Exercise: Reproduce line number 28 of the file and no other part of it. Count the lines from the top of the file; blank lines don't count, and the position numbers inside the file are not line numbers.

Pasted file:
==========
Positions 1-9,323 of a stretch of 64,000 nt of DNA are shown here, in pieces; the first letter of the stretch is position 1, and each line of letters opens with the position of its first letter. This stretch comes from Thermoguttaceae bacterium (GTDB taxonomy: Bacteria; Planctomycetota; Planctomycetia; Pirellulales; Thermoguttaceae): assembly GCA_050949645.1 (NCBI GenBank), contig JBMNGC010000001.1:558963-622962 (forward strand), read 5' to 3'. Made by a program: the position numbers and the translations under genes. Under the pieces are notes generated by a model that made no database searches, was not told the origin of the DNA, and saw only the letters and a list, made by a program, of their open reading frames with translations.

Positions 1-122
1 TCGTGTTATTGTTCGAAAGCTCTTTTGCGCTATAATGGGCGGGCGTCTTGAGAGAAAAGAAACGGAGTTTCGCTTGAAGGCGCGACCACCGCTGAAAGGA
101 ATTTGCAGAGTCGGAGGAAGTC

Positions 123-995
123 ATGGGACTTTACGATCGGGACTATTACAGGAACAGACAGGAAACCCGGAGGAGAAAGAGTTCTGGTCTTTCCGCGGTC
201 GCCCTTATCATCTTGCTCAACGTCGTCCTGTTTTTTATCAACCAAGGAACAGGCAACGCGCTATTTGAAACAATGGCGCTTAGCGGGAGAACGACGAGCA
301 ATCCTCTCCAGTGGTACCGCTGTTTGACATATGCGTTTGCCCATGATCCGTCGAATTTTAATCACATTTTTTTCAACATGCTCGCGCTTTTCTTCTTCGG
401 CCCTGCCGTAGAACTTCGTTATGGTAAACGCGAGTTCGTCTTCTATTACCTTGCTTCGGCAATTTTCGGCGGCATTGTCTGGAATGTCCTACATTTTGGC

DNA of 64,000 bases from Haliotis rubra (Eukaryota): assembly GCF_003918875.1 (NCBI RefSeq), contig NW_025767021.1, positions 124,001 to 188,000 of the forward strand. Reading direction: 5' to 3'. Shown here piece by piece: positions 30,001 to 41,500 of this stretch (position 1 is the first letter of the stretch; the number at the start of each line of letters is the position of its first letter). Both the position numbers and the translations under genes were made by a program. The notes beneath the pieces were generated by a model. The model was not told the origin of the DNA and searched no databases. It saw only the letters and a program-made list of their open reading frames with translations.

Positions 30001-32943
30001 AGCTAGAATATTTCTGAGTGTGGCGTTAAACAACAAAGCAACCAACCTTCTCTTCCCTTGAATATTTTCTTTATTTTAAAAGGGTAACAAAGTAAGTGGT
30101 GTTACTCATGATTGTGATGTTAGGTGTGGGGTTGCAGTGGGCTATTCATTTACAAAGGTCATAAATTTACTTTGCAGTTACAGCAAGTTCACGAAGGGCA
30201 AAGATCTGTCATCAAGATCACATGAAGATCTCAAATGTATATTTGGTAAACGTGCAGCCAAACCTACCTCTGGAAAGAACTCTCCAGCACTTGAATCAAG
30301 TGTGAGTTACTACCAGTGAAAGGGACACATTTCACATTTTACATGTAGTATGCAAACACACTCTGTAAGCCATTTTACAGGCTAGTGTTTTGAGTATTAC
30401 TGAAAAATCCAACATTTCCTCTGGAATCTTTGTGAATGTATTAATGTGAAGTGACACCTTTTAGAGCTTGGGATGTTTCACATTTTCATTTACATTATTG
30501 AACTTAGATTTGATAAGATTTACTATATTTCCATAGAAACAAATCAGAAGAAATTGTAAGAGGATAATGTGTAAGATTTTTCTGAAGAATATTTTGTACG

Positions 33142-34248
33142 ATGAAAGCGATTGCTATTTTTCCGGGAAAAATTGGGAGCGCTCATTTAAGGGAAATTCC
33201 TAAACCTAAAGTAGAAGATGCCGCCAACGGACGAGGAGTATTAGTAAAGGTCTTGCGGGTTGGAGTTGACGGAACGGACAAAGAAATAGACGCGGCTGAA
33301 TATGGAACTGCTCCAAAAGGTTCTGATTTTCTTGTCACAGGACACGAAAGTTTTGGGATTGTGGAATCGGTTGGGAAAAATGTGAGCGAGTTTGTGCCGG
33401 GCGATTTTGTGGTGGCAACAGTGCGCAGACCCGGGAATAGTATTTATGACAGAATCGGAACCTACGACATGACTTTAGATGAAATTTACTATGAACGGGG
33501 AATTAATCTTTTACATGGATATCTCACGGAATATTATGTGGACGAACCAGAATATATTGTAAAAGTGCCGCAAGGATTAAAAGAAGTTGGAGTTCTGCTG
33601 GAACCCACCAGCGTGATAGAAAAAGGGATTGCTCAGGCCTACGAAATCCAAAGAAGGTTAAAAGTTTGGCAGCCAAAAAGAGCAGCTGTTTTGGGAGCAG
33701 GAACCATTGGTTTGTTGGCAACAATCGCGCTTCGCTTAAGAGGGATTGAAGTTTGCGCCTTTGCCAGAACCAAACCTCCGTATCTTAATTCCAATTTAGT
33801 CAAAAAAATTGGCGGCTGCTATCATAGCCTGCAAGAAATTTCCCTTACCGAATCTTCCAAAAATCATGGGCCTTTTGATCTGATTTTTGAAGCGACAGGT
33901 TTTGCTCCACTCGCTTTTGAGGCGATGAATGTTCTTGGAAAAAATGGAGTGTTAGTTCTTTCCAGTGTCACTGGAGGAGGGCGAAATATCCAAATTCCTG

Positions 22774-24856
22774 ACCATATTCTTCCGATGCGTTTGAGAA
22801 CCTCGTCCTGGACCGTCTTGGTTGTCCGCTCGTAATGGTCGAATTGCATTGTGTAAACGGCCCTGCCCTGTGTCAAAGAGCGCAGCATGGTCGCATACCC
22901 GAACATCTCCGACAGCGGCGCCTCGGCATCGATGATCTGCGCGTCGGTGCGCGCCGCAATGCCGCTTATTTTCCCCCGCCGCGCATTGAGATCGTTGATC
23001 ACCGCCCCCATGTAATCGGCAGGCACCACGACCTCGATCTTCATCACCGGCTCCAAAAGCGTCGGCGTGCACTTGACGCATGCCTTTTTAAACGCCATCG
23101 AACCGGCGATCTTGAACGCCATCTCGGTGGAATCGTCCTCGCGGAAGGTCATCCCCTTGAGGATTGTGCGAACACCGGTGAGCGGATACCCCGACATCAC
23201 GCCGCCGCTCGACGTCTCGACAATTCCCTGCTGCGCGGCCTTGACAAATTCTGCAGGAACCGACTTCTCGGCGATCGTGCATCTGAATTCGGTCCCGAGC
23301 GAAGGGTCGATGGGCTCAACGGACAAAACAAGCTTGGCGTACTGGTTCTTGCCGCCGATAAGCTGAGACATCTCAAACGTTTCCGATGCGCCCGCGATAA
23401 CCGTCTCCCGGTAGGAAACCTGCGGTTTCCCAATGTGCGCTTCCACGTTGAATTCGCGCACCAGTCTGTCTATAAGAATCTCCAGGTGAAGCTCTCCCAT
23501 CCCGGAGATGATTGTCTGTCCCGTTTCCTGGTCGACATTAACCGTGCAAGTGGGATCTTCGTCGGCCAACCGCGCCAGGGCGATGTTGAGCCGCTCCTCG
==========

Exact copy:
Positions 22774-24856